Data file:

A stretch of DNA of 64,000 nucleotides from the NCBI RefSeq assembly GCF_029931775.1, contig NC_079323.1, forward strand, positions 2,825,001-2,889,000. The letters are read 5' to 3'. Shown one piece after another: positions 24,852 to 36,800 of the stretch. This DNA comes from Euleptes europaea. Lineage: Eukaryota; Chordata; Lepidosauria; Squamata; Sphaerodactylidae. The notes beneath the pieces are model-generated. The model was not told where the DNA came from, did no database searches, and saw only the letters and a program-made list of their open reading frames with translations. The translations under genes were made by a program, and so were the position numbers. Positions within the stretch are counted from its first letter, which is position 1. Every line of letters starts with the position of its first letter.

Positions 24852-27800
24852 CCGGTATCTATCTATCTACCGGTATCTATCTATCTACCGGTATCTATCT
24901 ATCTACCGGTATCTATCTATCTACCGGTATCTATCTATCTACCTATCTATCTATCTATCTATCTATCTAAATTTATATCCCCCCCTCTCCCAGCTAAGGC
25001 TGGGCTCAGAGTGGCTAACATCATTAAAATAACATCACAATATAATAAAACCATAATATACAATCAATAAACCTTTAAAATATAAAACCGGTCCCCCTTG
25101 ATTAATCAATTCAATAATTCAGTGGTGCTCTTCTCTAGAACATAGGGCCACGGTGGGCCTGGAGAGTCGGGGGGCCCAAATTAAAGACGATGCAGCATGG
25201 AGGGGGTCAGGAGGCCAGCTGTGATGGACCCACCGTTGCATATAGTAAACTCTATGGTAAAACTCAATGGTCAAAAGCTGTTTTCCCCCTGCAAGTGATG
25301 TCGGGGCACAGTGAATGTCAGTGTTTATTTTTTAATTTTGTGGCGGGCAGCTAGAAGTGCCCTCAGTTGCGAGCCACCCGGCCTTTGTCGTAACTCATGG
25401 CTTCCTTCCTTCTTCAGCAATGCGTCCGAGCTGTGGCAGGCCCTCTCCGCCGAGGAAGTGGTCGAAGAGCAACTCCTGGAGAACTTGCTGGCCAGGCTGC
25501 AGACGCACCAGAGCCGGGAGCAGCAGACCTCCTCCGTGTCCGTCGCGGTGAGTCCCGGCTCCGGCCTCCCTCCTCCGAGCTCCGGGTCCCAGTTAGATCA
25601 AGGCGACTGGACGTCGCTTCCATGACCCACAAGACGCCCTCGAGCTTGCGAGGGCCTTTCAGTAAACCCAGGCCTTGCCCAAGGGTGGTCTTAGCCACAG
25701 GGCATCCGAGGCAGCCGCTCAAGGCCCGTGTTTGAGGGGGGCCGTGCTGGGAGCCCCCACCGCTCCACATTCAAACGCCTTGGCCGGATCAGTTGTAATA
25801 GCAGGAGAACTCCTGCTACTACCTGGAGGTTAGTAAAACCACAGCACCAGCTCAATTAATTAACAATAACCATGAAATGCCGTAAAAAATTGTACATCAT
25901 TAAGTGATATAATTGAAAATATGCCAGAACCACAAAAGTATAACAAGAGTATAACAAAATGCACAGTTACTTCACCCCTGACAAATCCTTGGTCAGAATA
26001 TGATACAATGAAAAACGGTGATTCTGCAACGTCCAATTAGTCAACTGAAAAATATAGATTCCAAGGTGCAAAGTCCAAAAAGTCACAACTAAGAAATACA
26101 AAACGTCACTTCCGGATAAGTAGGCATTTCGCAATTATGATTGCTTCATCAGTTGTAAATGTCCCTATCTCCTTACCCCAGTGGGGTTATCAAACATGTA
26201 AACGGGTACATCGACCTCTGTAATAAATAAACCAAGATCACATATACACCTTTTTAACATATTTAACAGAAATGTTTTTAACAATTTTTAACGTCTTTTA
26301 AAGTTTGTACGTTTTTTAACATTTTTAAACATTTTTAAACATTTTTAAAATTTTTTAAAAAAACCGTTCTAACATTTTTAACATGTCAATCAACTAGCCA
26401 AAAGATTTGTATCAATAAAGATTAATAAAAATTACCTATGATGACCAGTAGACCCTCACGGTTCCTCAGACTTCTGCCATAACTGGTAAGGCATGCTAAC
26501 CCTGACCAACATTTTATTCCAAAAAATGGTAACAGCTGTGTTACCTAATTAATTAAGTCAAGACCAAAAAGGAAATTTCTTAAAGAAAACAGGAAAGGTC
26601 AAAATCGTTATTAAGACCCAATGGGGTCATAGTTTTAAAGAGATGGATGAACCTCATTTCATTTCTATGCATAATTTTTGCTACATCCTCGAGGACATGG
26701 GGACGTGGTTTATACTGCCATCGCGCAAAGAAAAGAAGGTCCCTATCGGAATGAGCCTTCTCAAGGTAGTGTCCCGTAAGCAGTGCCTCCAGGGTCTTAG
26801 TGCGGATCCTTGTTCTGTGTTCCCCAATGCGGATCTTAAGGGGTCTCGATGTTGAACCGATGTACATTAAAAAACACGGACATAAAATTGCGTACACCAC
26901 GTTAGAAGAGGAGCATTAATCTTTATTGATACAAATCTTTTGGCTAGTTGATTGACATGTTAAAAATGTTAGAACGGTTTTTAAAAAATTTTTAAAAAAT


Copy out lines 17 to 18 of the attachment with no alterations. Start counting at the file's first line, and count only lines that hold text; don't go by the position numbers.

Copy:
26201 AACGGGTACATCGACCTCTGTAATAAATAAACCAAGATCACATATACACCTTTTTAACATATTTAACAGAAATGTTTTTAACAATTTTTAACGTCTTTTA
26301 AAGTTTGTACGTTTTTTAACATTTTTAAACATTTTTAAACATTTTTAAAATTTTTTAAAAAAACCGTTCTAACATTTTTAACATGTCAATCAACTAGCCA